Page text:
• 8 (R) and 6 (Python) instead hint at more traditional forms of music creation (band, instruments, writing, singing).
  • 11 (R) and 3 (Python) seem to capture some of the hip-hop related vocabulary I mentioned in 4.2 but 2 and 15 (R) and 12 (Python) do a better job at summing up hip-hop practices.
  • 14 (R) and 8 (Python) capture the essential connection between Berlin and Detroit within techno music.
  • 7 (R) and 9 (Python) both seem to reflect on music and moving images with “film,” “video,”, and “movie,” which might be due to the presence in the corpus of lectures with movie directors and the increasingly prevalent industry practice of syncing music to images which became a more regular topic of conversation in the second decade of lectures.
  • 3 (R) and 1 (Python) reflect electronic music practices and instruments.
  • 13 (R) and 5 (Python) clearly seem to point towards the business sub-theme of the corpus, with references to “label”, “buy/sell,” and “release.”

Another way to view similarities between topics within the same model is to plot them using a dendogram, which shows clusters of similar topics as well as their distances/dissimilarity.

lda.similarity <- %>%
  scale() %>%
  dist(method = "euclidean") %>%
  hclust(method = "ward.D2")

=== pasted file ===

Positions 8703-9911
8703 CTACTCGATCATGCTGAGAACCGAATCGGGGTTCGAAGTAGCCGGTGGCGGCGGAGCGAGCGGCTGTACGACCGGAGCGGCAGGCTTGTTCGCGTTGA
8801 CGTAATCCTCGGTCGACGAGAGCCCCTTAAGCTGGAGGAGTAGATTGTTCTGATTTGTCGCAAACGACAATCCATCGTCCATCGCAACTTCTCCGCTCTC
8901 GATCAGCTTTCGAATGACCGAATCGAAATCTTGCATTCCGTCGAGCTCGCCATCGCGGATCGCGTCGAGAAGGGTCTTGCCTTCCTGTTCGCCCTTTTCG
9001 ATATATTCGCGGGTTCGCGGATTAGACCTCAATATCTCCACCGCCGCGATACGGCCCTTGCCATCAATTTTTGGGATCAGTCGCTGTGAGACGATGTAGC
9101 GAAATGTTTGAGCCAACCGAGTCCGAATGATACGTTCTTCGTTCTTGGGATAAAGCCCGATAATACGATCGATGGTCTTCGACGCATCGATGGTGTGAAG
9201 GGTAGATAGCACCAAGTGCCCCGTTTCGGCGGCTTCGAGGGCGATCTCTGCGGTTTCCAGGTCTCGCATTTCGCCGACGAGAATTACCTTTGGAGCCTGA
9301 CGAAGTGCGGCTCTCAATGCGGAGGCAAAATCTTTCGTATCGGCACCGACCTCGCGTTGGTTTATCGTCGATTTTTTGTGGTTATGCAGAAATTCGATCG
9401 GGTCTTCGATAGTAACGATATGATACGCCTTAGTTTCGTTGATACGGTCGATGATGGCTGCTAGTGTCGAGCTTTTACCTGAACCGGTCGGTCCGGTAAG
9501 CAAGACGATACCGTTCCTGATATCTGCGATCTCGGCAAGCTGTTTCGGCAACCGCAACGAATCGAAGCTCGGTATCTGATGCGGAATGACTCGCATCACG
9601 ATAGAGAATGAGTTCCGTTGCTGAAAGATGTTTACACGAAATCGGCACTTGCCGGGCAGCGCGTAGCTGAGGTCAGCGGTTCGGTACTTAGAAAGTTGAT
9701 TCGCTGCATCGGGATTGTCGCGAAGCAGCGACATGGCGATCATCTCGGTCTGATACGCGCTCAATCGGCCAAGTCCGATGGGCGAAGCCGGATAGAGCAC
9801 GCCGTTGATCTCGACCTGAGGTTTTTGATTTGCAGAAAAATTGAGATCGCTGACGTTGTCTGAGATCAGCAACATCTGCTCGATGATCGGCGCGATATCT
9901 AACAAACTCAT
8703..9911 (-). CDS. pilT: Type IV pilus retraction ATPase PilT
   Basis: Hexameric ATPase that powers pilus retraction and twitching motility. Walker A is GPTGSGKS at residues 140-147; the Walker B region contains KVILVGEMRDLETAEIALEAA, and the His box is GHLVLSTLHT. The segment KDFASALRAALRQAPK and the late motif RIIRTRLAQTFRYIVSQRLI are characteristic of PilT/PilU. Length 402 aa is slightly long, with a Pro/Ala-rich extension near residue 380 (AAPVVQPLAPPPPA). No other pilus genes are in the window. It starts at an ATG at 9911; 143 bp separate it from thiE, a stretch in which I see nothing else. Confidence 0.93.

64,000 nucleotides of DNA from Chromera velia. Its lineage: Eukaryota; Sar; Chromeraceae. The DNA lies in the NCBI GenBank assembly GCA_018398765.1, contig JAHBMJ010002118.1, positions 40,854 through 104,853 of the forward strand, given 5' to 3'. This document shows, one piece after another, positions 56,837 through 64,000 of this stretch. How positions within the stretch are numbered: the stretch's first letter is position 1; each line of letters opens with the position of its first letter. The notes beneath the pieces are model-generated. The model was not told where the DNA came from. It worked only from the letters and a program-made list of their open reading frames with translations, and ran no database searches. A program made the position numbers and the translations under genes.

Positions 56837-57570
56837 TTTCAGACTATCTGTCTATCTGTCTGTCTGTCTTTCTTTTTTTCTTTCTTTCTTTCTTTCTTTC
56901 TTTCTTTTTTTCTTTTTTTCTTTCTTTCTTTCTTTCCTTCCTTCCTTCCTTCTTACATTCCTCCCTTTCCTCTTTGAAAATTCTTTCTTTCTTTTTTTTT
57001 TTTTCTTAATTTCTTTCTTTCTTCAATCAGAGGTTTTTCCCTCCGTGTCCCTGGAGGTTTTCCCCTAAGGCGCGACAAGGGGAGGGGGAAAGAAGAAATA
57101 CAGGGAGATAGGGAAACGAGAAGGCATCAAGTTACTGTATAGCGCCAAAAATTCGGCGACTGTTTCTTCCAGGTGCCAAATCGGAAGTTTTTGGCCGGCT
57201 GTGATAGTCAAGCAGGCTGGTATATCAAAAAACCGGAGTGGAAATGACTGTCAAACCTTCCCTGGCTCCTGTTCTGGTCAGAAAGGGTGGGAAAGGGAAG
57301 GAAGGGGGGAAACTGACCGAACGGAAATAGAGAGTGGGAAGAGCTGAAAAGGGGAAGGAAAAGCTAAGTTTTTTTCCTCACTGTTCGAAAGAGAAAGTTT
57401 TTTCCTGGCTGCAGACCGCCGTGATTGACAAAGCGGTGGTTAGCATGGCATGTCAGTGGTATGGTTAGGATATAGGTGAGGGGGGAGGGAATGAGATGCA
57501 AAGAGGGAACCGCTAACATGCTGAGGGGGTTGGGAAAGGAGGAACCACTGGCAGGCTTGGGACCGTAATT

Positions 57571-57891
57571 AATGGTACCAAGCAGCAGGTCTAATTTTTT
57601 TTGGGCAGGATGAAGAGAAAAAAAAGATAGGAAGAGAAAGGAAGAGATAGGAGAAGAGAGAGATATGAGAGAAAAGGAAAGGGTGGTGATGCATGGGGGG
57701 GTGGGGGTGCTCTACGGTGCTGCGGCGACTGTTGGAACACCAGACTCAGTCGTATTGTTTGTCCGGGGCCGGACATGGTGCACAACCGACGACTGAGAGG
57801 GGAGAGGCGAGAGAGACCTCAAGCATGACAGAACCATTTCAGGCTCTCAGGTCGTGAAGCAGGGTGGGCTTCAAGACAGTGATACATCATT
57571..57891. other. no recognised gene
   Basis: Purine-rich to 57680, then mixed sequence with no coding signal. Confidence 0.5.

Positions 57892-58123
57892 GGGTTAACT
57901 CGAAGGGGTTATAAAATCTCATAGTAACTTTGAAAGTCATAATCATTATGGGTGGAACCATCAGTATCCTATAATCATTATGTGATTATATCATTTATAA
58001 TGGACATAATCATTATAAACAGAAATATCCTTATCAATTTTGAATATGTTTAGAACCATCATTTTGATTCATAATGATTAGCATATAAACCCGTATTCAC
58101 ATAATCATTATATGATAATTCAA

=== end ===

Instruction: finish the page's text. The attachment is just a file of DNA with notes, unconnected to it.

par(mar = c(0, 4, 4, 2))
     main = "LDA topic similarity by features",
     xlab = "",
     sub = "")
LDA topic similarity by features for R version of corpus

Figure 6.5: LDA topic similarity by features for R version of corpus

In the R version, we can see that topics 3 (electronic music) and 5 (DJ culture) and 13 (business) appear most distant from the rest and that there are two major clusters: in the case of topics 1, 9, 11, 2, and 15 it seems logical to assume that this is due to how they relate to hip-hop and club cultures, while the second cluster is more diverse though within that topics 7, 10, 12, and 14 seem to be closely related via more abstract themes such as art, technology, and experimentation.

In the Python version, we again see the electronic music topic (1) as most distant alongside two of the hip-hop topics (2, 3), though this distance is less pronounced, and the two major clusters appear to have similar internal relations, with DJing, hip-hop, writing, and production on the left and mastering, electronic music, clubs, and machines on the right.

lda.similarity <- %>%
  scale() %>%
  dist(method = "euclidean") %>%
  hclust(method = "ward.D2")

par(mar = c(0, 4, 4, 2))
     main = "LDA topic similarity by features",
     xlab = "",
     sub = "")
LDA topic similarity by features for Python version of corpus

Figure 6.6: LDA topic similarity by features for Python version of corpus